Two cups of coffee after learning may cure your forgetful streak

Like most junkies, I struggle to come up with excuses to justify my addiction. Lucky for me, increasing evidence is supporting my semi-hourly coffee habit: caffeine, the world’s favourite drug, not only keeps you awake and alert, but may also boost your memory.

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Here, have a memory-jolting Latte. Source:

Perhaps in an effort to excuse their own coffee addiction, many research groups have studied whether caffeine enhances memory. The results, unfortunately, are highly mixed. One study, for example, found that 200mg of caffeine – roughly the amount in two cups of drip coffee – consumed before a memory-taxing game enhanced working memory, the ability to flexibly maintain and manipulate information in your head to solve a problem. The catch? Only if you’re an extrovert. In a separate cohort of volunteers, 75mg of caffeine (roughly that in a cup of espresso) taken together with glucose on an empty stomach helped stabilize a new verbal memory. This is called “memory consolidation”, whereby new and unstable memories are moved into semi-permanent storage. However, in that study caffeine by itself had little effect on memory.

One problem with these previous studies is that caffeine was always given prior to learning or testing. This makes interpreting any improvements in performance difficult: is caffeine directly boosting memory or is it enhancing performance indirectly through increasing attention, vigilance and/or processing speed, thus giving the appearance of memory gain?

D Borota et al. Post-study caffeine administration enhances memory consolidation in humans. Nature Neuroscience, published online Jan 12, 2014. doi:10.1038/nn.3623 

To get to the bottom of this, researchers from University of California, Irvine* decided to see how caffeine consumed after learning affects memory consolidation. They recruited 160 uncaffeinated adults, a rare breed that drank less than 5 cups of coffee per week and showed no traces of caffeine or its metabolites in their saliva prior to the experiment. In fact, average caffeine intake of most of these “caffeine naïve” people lingered around 70mg a week, coming mostly from chocolate and soda rather than coffee per se. (*The research described in this post was done at Johns Hopkins before the lead author moved to UC Irvine)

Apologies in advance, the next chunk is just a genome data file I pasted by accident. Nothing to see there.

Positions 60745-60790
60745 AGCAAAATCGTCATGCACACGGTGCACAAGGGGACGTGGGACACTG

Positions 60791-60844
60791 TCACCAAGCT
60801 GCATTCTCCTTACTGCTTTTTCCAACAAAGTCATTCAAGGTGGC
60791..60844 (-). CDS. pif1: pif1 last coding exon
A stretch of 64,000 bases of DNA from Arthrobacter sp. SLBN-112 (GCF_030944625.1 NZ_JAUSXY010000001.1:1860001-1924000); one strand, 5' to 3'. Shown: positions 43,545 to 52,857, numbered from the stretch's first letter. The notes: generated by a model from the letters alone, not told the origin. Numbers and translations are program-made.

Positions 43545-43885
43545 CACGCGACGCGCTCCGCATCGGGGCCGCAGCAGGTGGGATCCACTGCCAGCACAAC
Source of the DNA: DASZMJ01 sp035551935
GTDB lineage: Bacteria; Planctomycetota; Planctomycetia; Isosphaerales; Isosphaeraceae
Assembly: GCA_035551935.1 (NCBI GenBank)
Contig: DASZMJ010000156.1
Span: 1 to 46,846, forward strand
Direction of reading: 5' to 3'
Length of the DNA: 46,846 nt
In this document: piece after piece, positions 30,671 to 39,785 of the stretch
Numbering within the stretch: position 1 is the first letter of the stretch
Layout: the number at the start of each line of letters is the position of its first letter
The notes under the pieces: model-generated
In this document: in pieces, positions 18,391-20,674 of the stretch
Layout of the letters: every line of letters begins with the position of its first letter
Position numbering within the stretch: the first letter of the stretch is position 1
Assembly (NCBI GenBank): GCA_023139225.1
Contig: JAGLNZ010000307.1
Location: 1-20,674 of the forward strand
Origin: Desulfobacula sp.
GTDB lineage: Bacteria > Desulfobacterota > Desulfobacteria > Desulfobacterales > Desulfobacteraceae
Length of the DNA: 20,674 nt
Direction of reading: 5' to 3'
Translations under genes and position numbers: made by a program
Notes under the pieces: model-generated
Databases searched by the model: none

The volunteers first looked at a series of images of various objects, such as a saxophone, a sea horse or a basket, and categorized them as either an indoor or outdoor object. Upon completing the task, they immediately popped a pill containing either 200mg of caffeine or a placebo and left the lab.

A day later, the volunteers returned. By now all traces of caffeine and its metabolites had washed out of their system; they were stone-cold sober. The researchers then showed them a new series of pictures, instructing them to identify whether they had previously seen the picture (“old”) or if it was new. To make things harder, researchers sneaked in several pictures extremely similar those shown before. For example, instead of the old picture of a svelte sea horse arching its back, they now presented a “lure” picture of the animal hunched over. This type of “pattern separation” task is considered to reflect memory consolidation to a deeper degree than simple recognition.